With the Senate's final vote on Betsy DeVos likely taking place on Monday, the spotlight on school choice shines brighter and brighter. Thursday, the U.S. House Subcommittee on Early Childhood, Elementary, and Secondary Education held its first public hearing of the 115th Congress on "Helping Students Succeed Through the Power of School Choice."
Republicans focused on showing that choice isn't about public versus private schools, and the hearing featured testimony from former Texas Education Commissioner Michael Williams, D.C. public school student with disabilities parent Almo Carter, charter school leader Kevin Kubacki, and tax-credit scholarship parent Nina Cherry.
In his opening remarks, Subcommittee Chairman Todd Rokita, R-Ind., addressed Betsy DeVos saying, "Mrs. DeVos has dedicated her life to helping some of our nation's most disadvantaged students. Because she stands firmly for parental choice, she is being attacked and maligned across the country."
Virginia Foxx, R-N.C., who chairs the House Committee on Education and the Workforce, noted her frustration "that advocates for public education see parental choice across the full range of available educational options as such a threat. ... We [supporters of educational choice] do not oppose public education."
Instead of concentrating on the school type, Williams encouraged members to focus on policies that promote educational fit: "What we should be trying to do is put parents and guardians in the position to match needs [of children] with schools. Kids are very, very different. ... There is enough room, demand and challenge for both traditional public schools and charters and private schools to be present and provide opportunity for our students."
Nina Cherry is a parent who needed such an opportunity for her children. After going through financial hardship and the loss of their home, Cherry testified that the Florida Tax-Credit Scholarship Program provided her family "with the hope and stability my children badly needed. ... For parents, it's not about public schools versus private schools. We are just looking for schools that meet our children's needs."
Democrats, however, raised a variety of concerns about school choice. Committee Ranking Member Bobby Scott, D-Va., questioned whether it provided better academic outcomes: "If you have no evidence that [vouchers are] actually working, it's a challenge of why we should be spending money on that."
While it is difficult to make apples to apples comparisons, the research that exists on private school choice shows generally positive outcomes for students who participate and for those who remain in public schools. Of the 18 gold-standard studies, 14 studies found that voucher programs improve student outcomes, two found no visible effect, and two studies found negative results for students.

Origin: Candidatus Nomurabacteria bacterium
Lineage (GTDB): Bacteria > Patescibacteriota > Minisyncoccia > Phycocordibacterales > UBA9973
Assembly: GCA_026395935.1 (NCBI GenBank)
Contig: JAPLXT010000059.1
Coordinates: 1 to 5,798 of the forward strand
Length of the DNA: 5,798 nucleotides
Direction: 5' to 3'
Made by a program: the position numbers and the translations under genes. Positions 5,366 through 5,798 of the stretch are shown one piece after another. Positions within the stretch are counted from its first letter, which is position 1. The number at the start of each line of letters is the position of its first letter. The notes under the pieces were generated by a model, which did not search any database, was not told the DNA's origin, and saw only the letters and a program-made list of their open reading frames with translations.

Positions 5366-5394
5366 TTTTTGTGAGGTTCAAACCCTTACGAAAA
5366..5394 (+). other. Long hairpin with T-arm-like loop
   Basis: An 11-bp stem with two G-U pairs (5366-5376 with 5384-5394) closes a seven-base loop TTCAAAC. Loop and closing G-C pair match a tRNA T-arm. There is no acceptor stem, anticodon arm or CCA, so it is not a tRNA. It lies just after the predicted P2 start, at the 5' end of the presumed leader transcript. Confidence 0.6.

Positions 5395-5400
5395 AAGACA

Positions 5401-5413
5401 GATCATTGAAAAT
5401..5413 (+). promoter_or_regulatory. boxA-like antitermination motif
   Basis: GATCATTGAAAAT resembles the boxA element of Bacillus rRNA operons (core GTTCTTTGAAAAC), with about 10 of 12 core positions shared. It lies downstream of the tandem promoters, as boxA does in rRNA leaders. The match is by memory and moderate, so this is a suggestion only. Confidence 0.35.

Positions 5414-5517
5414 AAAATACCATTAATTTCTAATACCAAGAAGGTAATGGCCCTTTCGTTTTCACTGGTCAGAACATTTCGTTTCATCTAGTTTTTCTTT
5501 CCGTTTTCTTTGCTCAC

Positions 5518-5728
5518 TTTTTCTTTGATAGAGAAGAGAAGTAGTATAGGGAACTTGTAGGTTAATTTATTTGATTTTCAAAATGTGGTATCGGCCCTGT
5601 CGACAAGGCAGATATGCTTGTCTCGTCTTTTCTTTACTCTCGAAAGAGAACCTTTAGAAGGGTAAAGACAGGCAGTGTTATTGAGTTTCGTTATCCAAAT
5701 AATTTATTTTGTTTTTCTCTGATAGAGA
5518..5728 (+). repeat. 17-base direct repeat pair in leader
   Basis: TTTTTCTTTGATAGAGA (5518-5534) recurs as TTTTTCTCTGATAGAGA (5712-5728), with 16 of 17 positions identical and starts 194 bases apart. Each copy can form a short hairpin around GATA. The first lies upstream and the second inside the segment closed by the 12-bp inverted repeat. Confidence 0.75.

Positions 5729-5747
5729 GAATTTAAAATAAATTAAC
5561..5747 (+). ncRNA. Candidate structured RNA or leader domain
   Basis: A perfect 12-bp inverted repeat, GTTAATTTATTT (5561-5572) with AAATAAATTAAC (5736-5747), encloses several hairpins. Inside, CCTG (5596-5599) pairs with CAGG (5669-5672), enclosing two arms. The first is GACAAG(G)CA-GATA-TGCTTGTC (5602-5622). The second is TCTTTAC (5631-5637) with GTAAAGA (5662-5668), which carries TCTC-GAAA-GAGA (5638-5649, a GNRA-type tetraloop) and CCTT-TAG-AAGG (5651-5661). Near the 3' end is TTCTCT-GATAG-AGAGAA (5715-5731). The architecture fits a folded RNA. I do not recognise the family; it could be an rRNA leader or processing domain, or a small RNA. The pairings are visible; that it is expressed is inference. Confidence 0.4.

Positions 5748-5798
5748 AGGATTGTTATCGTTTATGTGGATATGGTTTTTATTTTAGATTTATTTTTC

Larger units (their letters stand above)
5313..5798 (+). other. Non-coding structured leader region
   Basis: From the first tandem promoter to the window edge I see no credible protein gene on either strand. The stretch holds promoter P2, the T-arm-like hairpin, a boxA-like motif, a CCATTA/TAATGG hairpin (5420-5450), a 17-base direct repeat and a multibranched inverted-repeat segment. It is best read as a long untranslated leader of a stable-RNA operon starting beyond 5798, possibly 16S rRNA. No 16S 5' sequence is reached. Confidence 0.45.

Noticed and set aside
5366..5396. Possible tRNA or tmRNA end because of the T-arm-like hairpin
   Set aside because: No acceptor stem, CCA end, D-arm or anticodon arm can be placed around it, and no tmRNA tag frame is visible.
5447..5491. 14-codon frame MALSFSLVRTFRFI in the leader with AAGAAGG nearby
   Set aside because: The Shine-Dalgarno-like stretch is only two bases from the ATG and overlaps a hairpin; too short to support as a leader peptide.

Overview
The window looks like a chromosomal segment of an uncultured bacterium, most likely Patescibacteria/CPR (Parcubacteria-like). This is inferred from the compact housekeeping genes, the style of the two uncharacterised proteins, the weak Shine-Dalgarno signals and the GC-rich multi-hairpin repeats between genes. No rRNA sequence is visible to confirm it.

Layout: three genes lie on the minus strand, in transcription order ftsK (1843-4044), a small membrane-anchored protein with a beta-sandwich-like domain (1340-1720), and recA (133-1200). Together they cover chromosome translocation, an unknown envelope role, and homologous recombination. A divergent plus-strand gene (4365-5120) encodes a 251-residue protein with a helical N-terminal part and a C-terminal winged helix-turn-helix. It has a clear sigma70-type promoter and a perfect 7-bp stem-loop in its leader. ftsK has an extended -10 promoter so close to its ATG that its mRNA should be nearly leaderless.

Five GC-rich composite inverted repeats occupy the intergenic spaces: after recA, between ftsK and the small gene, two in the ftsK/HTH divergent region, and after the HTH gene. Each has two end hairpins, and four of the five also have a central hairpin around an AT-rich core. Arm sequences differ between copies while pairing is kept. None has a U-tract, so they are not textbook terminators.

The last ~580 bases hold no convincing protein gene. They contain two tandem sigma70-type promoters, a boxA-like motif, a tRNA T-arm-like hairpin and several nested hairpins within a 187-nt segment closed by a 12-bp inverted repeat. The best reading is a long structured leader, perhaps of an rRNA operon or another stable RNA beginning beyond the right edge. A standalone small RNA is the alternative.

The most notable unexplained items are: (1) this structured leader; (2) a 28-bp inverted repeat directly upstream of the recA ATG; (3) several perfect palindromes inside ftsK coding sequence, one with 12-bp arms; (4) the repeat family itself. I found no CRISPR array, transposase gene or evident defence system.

The two studies that found negative results examined the first year of the Louisiana Scholarship Program, which provides scholarships to low-income students in struggling public schools. Why this program showed negative results is up for debate, and State Superintendent John White has said that forthcoming results show steady improvements among participating students.
Democratic members also cited concerns surrounding student eligibility. Some members alleged that private school choice programs merely subsidize students who already have the ability to attend a private school. However, private school choice programs typically require students to be previously enrolled in a public school to be eligible. Furthermore, the vast majority of state programs target low-income students, students in failing schools, or students with disabilities.
Multiple Democratic members touted another well-known, perennial argument: Private school choice programs drain money from public schools. However, private school choice programs are often funded by "new money," not out of the state's existing education funding, or are funded by private dollars (e.g., tax-credit scholarship programs).
Williams explained that scholarship amounts are only a fraction of what a public school would receive for that child. In reality, public schools and districts are left with more funding per child to educate the students they serve. Arguments to the contrary were "simply a fundamental philosophical difference," Williams said.
While there was much debate on the type of choices that should be available to parents, there was some agreement on the need for options. Subcommittee Ranking Member Jared Polis, D-Colo., said, "When it comes to education, a one-size-fits-all model simply doesn't work, and choice is important." The question remains, how much choice, and, specifically, should private schools be included?
McKenzie Snow (@mcksnow) is an education choice policy analyst at the Foundation for Excellence in Education.
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